Great Ideas in education
I recently read one of Bill Ferriter's posts on how Interactive Whiteboards (also called "Smart Boards" in some circles -- here I will refer to them as "IW's" for short) are a waste of money. He made some interesting points about how IW's reinforce a teacher-centered model of education.
I had the opportunity to learn AND teach physics in a classroom that included an IW. In both experiences, I found that using an IW made sharing notes immensely easier -- students were able to easily access the notes online in the same format they had seen in class. That said, I'm not sure that having class notes posted online helps the students to learn better. For that matter, I'm not sure having the teacher give notes in the first place helps students to learn. It's certainly the way things have been done in the past -- it's the way I learned how to do physics, and here I am now with a bachelor's degree in my favorite subject -- but is it necessarily the best way to improve student comprehension? I'll have to revisit the topic of note taking at a later time...
In the meantime, I have to agree with Ferriter's argument that IW's take the traditional model of education and put it in a digital context. In other words, having the IW's doesn't really change the way we teach, it just changes the way we lecture and present. Excellent teaching, however, is a LOT more than just lecturing. In fact, the best teachers I've ever had were the ones that let us (the students) do most of the thinking. Based on my experiences with IW's, I must say that staying at the front of the room all the time makes it hard to give students opportunities to do most of the thinking. What else can a teacher do, though? I mean, with only so much time in the day and with so many things to "cover" in a class, surely we have to some amount of lecturing, right? Especially in physics, where students need to see how problems are solved before they can do it themselves, right?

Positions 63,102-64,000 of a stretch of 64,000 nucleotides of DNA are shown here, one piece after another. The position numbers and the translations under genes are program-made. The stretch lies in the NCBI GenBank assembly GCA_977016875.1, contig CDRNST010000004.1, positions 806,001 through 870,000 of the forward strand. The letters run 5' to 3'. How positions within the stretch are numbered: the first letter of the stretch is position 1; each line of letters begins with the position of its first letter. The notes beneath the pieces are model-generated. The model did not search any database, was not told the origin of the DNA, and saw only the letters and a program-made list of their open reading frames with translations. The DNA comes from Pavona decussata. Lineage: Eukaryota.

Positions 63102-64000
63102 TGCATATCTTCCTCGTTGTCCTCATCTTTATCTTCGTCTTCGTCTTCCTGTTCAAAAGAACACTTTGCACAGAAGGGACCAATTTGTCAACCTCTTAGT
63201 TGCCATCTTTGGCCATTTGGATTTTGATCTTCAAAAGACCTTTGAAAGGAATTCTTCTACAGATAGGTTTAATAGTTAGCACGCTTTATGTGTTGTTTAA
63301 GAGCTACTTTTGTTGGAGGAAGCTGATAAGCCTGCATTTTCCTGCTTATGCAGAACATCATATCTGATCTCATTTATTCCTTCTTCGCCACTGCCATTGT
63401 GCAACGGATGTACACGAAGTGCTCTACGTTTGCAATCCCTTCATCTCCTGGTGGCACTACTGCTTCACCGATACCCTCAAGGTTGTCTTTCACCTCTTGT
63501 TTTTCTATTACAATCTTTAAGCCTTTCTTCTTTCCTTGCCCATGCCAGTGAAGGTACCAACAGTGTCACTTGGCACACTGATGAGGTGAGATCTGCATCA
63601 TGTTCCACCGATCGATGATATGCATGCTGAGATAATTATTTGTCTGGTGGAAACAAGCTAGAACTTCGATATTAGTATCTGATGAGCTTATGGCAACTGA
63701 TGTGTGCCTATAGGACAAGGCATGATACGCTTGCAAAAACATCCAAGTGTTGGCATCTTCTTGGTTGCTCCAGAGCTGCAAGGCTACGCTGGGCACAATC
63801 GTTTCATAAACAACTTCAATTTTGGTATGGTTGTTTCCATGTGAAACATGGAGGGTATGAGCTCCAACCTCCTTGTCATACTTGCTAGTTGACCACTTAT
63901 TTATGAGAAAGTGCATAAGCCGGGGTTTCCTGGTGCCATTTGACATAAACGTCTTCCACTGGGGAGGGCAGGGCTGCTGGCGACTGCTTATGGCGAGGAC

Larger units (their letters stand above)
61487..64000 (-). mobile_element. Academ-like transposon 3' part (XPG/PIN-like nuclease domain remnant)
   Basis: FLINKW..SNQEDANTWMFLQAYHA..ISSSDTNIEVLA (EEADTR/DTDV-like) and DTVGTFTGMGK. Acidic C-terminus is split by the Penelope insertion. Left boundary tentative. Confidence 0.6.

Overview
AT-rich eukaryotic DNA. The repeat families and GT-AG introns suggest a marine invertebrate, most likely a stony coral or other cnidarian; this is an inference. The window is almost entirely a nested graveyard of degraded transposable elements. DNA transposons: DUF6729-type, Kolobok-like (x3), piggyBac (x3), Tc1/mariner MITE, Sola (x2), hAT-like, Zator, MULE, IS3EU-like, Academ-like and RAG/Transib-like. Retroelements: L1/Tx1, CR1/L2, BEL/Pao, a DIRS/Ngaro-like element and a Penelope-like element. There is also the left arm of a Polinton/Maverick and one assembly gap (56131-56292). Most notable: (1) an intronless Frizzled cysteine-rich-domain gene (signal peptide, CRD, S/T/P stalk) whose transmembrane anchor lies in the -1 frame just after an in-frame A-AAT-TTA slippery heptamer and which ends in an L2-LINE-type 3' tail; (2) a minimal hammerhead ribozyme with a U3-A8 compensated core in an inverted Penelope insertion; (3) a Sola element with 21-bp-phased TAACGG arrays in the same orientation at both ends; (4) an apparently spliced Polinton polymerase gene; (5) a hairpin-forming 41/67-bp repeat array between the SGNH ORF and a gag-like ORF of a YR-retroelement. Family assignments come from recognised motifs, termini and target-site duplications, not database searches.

I don't think we physics teachers have to lecture as much as we might expect. In fact, I think our kids could benefit a lot from using the old-fashioned whiteboards and giving us teachers a break from the front of the room. Take a look at some of the ideas that Kelly O'Shea has implemented, for example. She's got kids actively engaged in collaborative, evaluative, critical thinking activities where they are using mini-whiteboards as a way to visualize and share their thoughts. I've also used mini-whiteboards in my classes and found them to be an asset in formative assessments of my students' learning.
Interactive Whiteboards are a lot of fun to play with and can certainly do some amazing things, but I think the miniature, non-electronic versions do a lot more for my students' learning than the $2,000 variety.